This border area is disputed by the Shiite-led Iraqi government and the Kurdistan Regional Government (KRG). FishKhabur has been under Kurdish military control for years, which Iraq claims is illegal and violates the country’s constitution. The KRG disputes this and is determined not to forfeit their only border crossing with Syria, nor to allow Baghdad to reestablish its influence in an area already “Arabized” and largely depopulated of ethnic Kurds.  Despite Baghdad’s official protestations, the reality is much more strategic. Continue reading Strategic Analysis: Curbing the rise of Kurdistan

Intelligence Analysis: Syria’s Threatened Christians

Earlier this month, reports came from the Syrian city of Qusayr of an ominous warning to the town’s Christians: Either join the Sunni-led opposition against Bashar al-Assad or leave. Soon after, thousands of Christians fled the town.

Rebel fighters in Syria have been accused of ethnic cleansing of minority groups.

After decades of protection by a secular-leaning dictatorship, the Qusayr ultimatum warned of a dark future for Syria’s Christian community. As the 15-month conflict rages with no end in sight, Syria’s many minorities have come face to face with the emerging threat posed by radical Sunni Islamists. These elements have established themselves as a key factor in Syria’s future, backed by immense political and economic support from the Arab world and indifference from the West.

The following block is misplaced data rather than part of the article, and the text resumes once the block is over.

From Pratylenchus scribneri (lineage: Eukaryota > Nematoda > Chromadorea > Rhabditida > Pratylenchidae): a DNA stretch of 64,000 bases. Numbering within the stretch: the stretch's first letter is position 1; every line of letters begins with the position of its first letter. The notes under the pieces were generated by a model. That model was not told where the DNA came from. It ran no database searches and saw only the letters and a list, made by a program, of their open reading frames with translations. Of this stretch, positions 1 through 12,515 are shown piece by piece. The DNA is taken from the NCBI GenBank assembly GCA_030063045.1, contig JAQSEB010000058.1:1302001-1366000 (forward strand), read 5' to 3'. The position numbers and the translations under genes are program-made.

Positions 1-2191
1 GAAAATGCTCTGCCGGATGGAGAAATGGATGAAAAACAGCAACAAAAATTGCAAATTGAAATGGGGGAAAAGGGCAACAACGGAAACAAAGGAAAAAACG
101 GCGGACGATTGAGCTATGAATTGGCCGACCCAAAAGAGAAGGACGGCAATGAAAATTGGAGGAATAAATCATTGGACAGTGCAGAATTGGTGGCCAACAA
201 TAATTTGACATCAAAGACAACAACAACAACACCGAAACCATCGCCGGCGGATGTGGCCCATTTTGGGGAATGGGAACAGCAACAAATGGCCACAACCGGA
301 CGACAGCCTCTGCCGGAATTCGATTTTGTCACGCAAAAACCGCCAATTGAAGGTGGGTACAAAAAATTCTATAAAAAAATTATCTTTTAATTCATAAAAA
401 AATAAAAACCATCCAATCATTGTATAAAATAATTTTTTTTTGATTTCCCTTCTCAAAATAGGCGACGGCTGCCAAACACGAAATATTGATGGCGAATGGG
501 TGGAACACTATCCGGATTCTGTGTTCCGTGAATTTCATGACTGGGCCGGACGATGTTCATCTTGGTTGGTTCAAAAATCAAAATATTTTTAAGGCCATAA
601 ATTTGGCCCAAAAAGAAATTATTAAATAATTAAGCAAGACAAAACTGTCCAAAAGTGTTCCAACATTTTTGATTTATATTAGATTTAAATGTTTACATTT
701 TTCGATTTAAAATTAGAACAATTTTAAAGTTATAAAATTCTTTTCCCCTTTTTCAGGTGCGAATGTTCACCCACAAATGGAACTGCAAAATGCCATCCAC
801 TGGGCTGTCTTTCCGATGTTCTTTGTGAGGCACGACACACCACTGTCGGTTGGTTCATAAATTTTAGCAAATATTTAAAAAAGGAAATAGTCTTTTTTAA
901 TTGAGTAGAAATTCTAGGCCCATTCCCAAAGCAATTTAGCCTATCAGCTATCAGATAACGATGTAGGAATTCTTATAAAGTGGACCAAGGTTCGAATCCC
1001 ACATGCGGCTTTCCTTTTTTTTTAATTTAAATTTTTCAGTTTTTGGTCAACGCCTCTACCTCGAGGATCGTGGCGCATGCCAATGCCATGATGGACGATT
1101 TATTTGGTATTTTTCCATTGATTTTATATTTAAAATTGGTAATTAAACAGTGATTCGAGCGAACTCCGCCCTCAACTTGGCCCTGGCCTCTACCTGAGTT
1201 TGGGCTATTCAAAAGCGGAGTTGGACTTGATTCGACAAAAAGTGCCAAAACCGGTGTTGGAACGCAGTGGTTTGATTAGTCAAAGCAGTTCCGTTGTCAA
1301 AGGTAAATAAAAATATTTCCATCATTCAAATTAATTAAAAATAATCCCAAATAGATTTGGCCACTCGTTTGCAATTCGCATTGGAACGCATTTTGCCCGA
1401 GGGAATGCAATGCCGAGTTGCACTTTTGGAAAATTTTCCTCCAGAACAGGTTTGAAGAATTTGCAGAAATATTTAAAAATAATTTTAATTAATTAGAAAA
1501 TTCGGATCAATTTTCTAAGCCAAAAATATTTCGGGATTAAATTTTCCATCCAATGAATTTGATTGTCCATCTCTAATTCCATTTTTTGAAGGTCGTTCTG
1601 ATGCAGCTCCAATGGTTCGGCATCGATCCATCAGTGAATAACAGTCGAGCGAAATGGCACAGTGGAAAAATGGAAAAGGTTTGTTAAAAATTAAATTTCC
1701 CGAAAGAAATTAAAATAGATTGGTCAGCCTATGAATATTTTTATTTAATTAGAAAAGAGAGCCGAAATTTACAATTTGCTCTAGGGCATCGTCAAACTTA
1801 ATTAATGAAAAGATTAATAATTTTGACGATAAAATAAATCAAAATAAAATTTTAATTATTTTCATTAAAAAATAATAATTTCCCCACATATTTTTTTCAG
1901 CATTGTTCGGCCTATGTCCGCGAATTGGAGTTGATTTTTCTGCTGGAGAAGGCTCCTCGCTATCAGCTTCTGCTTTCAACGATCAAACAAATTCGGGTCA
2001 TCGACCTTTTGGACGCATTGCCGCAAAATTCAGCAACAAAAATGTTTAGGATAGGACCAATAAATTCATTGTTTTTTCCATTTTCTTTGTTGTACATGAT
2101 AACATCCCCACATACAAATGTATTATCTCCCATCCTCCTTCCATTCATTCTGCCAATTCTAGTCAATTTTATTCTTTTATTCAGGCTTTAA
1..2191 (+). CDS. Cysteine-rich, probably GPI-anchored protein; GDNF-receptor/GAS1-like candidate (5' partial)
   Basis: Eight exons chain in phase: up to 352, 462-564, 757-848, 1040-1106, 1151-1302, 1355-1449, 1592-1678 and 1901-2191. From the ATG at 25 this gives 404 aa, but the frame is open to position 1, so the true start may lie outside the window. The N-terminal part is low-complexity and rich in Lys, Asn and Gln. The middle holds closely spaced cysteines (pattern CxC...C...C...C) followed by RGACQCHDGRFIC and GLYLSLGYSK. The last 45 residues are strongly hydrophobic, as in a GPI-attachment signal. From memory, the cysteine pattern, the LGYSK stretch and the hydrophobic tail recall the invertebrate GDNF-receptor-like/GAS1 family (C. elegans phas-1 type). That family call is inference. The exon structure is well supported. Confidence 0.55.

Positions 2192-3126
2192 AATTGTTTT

Throughout the years, Christians, like many other minorities in the region, have lent their support to those regimes that have guaranteed their security and religious freedom. In Iraq, Christians rose to the highest levels of society under Saddam Hussein’s regime, while in Egypt, Coptic Christians were protected from ultraconservative Salafists under Hosni Mubarak. As secular leaders from the secretive Alawite sect, the Assad dynasty largely preserved Christian life, protecting Syria’s minorities from what was perceived as a collective threat from the country’s Sunni majority.

 

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Intelligence Analysis: Jordan’s Covert War Against an Islamist Spillover

A protester holds a sword during a demonstration against arrests of Salafists in the town of Zarqa, east of Amman (AP)